Case Brief Peak Garage Door, Inc. Peak Garage Door had just finished its company planning process and wanted to increase its sales by 36 percent with a sales goal of $12.5 million for 2004. With such a large increase there was concern that the current distribution approach would not be sufficient to increase sales by the amount necessary. Richard Hawly, Director of Sales and Marketing, has been tasked with devising the best distribution strategy that would be consistent with achieving the 2004 sales goal. In devising the best distribution strategy several factors need to be considered.
The distinctive competency was to be the high service provider in the market. I chose to target the Mercedes (engineers and scientists computers) and named that brand Speed. I also chose to target the Traveler (travelers) and named that brand Aloha. The reason I chose these two markets is because both of these customers were willing to pay more for the product. Mercedes would pay $4000 and the Traveler would pay $3200.
With an estimated annual savings of $40-$50 million dollars, the $64 million dollar Delta III project began in 1993, their goal, to use technology to increase their efficiency. After considerable research and product evaluation, FoxMeyer chose SAP R/3 and Pinnacle’s warehouse-automation. Andersen Consulting was chosen implement and integrate the two systems (Scott, 1999). There are always risks involved when implementing new technologies. A phased implementation would have been less risky and would have given the implementation team a chance to test transactions more thoroughly.
Though that involved the risk that lower levels of management would follow short term goals at the expense of long-term corporate objectives and co-ordination. Nucor has a different team working on every different division of the company. While taking any decision, it must pass through all the divisions and then the decision is made. This process involves time that may result in delay in decision-making but Nucor’s divisional structure is lean. There are
The historical data is useful to forecast future needs for shipping and sales inventory. The future orders generally are subject to the demand signaling process. The process along the ordering chain is controlled by each level’s perception of what they need. This process is a major contributor to the Bullwhip effect. Information is subject to delay, forecasting is always subjective, as each firm uses different techniques, and the order quantity for a future period very often includes a very subjective “hunch” on the part of the planner.
This is seen from the fact that there is an increasing SUV purchasing trend and also with the increase in consumer wealth in US. One of Land Rover’s main problems is how to determine the right marketing mix in order to properly distribute and allocate its marketing funds in an attempt to meet its goals. In line with meeting its target LRNA has set a target for itself to increase its sales from 9000 to 40,000 by 1998. Correspondingly it has allowed its marketing budget to be increased to $20-30 million from its existing budget of $9 million. The marketing options that it has to use this budget include: a.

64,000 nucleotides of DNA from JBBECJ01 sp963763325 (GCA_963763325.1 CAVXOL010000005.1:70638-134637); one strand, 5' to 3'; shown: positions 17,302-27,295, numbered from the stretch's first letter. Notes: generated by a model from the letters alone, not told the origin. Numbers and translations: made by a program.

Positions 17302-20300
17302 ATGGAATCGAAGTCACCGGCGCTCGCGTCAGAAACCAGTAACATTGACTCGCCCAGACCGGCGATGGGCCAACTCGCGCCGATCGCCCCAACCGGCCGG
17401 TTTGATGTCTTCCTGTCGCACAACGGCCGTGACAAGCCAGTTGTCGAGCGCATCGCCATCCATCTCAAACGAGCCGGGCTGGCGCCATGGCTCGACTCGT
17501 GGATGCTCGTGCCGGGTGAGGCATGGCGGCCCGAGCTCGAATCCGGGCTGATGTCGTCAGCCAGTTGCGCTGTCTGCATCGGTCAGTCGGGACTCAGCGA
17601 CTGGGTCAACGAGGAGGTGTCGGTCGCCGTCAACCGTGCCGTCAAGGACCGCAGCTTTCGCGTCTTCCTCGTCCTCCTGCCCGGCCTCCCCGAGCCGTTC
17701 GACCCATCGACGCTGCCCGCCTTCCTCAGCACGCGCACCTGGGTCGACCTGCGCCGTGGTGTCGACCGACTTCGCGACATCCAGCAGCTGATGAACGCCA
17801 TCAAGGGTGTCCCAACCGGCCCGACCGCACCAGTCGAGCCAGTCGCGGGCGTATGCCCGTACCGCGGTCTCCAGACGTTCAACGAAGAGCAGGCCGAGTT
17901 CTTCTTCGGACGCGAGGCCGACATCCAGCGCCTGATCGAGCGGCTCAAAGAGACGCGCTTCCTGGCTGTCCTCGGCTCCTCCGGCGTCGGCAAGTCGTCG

Implementing lean manufa cturing into fabrication Central Problem Interface Standardization : Different clients had various ways of communicating with the company for orders, but since Esterline was becoming the best in its industry, they are trying to mandate a standard interface method for consistency. Analysis: In 1995, Esterline was a multi - industry company with $350 million in revenues. Becoming CEO in 1999, Cremin and his corporate team brought down the company’s focus to key industries and technologies. The 30 new acquiremen ts made between 1999 and 2005
Implementing lean manufacturing into fabrication Central Problem Interface Standardization: Different clients had various ways of communicating with the company for orders, but since Esterline was becoming the best in its industry, they are trying to mandate a standard interface method for consistency. Analysis: In 1995, Esterline was a multi-industry company with $350 million in revenues. Becoming CEO in 1999, Cremin and his corporate team brought down the company’s focus to key industries and technologies. The 30 new acquirements made between 1999 and 2005 strengthen Esterline’s targeted market-product
Donner Company : This case is about providing operational strategy for Donner Company which manufactures printed circuit boards according to the specifications desired by the customers. Circuit board printing is a highly complex process consisting of several stages from Preparation to Fabrication. This process is characterized by high degree of uncertainty in creating uniformity in operations because of the varying order sizes and specifications demanded by the customers. Though this company’s products are technically good, they still had to face the problem of poor performance regarding operational efficiency. In this article, we tried identifying the various problems associated with this by looking at various production times.
And as well, it was very difficult from financial perspective due to financial crisis, when banks were not giving out loans and funds for every single company. Later on, Graham wanted integrate with Logoplaste to become top three players in the industry. About six times larger in revenue and with eighty arranged plants, Graham could push Logoplaste to the new